Why good causes need Virtual Reality

Insilico newspaper article VR Road Safety

On Wednesday 11th of April 2018, InSilico had the pleasure to showcase a new virtual reality experience specifically designed for a French Road Safety Awareness Campaign. The event took place in Sophia Antipolis in the South of France and was hosted by SKEMA University - one of the world's top business schools.  

In collaboration with G-Addiction association and the Skema Council, we took the initial steps to demonstrate the power of VR Education in the context of safety.



Below is the newspaper article translation from the original article in Nice-Matin (pictured at the top).


Road safety: virtual experience, real danger

Yesterday Skema students got a chance to try out a new virtual reality experience: an innovative tool to educate the young about the dangers of the road - A serious game in virtual reality that will make you want to leave you phone out of reach.

Insilico, a UK based digital studio working in collaboration with G-addiction, tested yesterday their 360-degree interactive adventure at the premises of Skema. This experiment was the first to successfully bring virtual reality to serve a safety awareness campaign.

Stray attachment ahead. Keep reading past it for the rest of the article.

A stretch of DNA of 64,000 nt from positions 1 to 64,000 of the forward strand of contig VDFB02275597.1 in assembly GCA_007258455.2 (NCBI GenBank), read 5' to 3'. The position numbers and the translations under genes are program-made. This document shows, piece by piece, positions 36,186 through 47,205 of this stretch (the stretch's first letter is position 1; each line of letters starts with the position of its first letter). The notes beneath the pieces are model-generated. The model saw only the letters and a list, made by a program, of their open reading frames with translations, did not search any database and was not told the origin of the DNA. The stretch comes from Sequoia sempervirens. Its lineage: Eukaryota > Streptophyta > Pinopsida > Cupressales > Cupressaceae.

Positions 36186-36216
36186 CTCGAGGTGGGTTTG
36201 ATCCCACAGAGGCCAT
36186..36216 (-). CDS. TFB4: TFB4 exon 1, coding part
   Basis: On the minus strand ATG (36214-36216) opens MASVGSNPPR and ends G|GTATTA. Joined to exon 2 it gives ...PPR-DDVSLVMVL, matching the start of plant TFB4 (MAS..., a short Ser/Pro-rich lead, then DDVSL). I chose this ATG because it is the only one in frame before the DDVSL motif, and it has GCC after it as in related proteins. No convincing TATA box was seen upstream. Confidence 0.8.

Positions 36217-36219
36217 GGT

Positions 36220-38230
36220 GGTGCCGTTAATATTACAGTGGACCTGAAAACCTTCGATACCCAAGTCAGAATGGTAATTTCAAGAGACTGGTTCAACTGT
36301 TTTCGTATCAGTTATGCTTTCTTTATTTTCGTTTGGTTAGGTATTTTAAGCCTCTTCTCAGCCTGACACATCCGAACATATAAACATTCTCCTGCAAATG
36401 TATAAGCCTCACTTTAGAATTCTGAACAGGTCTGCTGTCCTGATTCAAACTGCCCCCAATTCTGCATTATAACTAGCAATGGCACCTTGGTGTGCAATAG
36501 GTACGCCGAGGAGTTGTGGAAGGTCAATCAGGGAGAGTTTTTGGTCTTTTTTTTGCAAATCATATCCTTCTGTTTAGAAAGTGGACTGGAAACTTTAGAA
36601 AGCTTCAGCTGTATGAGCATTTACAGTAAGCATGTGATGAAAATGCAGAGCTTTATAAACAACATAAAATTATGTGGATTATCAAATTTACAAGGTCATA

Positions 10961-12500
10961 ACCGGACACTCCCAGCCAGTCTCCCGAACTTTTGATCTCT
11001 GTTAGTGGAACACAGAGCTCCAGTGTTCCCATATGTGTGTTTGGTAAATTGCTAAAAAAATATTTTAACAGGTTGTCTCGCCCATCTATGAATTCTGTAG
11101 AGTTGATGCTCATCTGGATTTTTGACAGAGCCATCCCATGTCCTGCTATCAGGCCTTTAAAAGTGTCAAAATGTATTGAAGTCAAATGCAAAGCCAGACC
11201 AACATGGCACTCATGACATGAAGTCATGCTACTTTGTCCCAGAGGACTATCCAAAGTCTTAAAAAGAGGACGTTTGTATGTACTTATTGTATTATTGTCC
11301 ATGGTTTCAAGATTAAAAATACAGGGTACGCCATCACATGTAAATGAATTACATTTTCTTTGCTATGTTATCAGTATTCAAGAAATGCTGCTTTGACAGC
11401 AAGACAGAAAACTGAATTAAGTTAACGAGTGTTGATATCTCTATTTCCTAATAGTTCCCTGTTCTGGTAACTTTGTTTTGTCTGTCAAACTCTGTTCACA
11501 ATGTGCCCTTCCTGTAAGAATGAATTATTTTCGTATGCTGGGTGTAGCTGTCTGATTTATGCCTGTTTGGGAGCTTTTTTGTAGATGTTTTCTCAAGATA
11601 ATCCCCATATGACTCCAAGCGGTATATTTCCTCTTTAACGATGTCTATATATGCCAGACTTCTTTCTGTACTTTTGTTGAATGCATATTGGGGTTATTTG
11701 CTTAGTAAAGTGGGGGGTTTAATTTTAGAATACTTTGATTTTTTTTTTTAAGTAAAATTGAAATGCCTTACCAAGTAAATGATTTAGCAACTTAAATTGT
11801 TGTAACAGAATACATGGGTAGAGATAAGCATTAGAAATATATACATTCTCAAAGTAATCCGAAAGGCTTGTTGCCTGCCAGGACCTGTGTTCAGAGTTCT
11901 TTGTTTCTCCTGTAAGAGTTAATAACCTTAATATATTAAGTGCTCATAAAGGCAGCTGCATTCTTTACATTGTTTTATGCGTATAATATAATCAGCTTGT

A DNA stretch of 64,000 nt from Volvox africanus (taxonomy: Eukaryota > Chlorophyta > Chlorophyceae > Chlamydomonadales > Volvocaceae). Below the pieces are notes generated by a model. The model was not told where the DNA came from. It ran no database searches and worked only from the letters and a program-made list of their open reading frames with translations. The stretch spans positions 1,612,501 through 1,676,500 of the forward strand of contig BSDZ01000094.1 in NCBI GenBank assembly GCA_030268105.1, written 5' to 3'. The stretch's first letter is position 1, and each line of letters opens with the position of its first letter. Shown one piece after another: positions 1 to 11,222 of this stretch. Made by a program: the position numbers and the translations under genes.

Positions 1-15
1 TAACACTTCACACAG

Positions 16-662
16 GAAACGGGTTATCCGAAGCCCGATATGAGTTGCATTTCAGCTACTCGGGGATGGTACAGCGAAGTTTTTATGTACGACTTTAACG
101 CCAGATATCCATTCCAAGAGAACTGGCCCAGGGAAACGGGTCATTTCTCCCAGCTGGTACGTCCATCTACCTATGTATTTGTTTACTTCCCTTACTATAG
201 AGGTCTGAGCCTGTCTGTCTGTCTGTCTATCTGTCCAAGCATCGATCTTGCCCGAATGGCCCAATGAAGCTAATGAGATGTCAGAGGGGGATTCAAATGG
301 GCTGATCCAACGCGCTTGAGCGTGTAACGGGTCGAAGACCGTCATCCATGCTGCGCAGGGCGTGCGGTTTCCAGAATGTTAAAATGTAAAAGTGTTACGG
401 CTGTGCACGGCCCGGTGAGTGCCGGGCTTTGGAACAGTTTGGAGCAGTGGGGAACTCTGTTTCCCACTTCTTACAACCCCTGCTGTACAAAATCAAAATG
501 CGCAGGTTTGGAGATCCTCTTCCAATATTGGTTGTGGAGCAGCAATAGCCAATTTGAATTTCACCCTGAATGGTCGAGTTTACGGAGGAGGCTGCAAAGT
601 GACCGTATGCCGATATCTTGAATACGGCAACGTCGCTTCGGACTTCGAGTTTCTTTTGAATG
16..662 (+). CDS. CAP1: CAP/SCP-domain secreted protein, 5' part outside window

A test-run for a "texting while driving" module was designed by two graduate students from St. Martin's College of Art and Design in London. Conceived in as little as three weeks, the VR experience was specifically designed for the operation on the science park of Sophia-Antipolis. This first experiment managed to prove that immersion is a highly effective tool for educating people about road safety, and that these new methods can do away with boring textbooks or long speeches, and really 'strike the spirits'!.

"It was the need to educate young people that motivated us," explain Quentin Maton from G-addiction campus and Arnaud Meneroud from Insilico. "The old methods of prevention are no longer sustainable. We immerse young people in the worlds they are used to – video games and interaction. It speaks to them and suddenly they are much more attentive." A successful test won - hands down. Just like the other stands of prevention (first aid, or the dangers of alcohol).


The future?

"We will continue to develop this experiment to see how far we can take it. We are thinking of letting people enter a real car, hold a real steering wheel and make different trips with specific hazards. This is a new field but we really believe in the power of virtual reality in education and safety awareness".


"The simulation really makes you stop to think" - Léa Le Du (one of the Skema students)

Lea Le Du admitted that until she tried this VR experience, she did not pay much attention to safety awareness campaigns, and was never really marked by any video or text based safety adverts. "It's disturbing! And indeed, it makes you think. Let's be honest ... A lot of people call or check their messages while driving. This simulation plunges us into a lived situation. Except that it ends with a (virtual) scratch."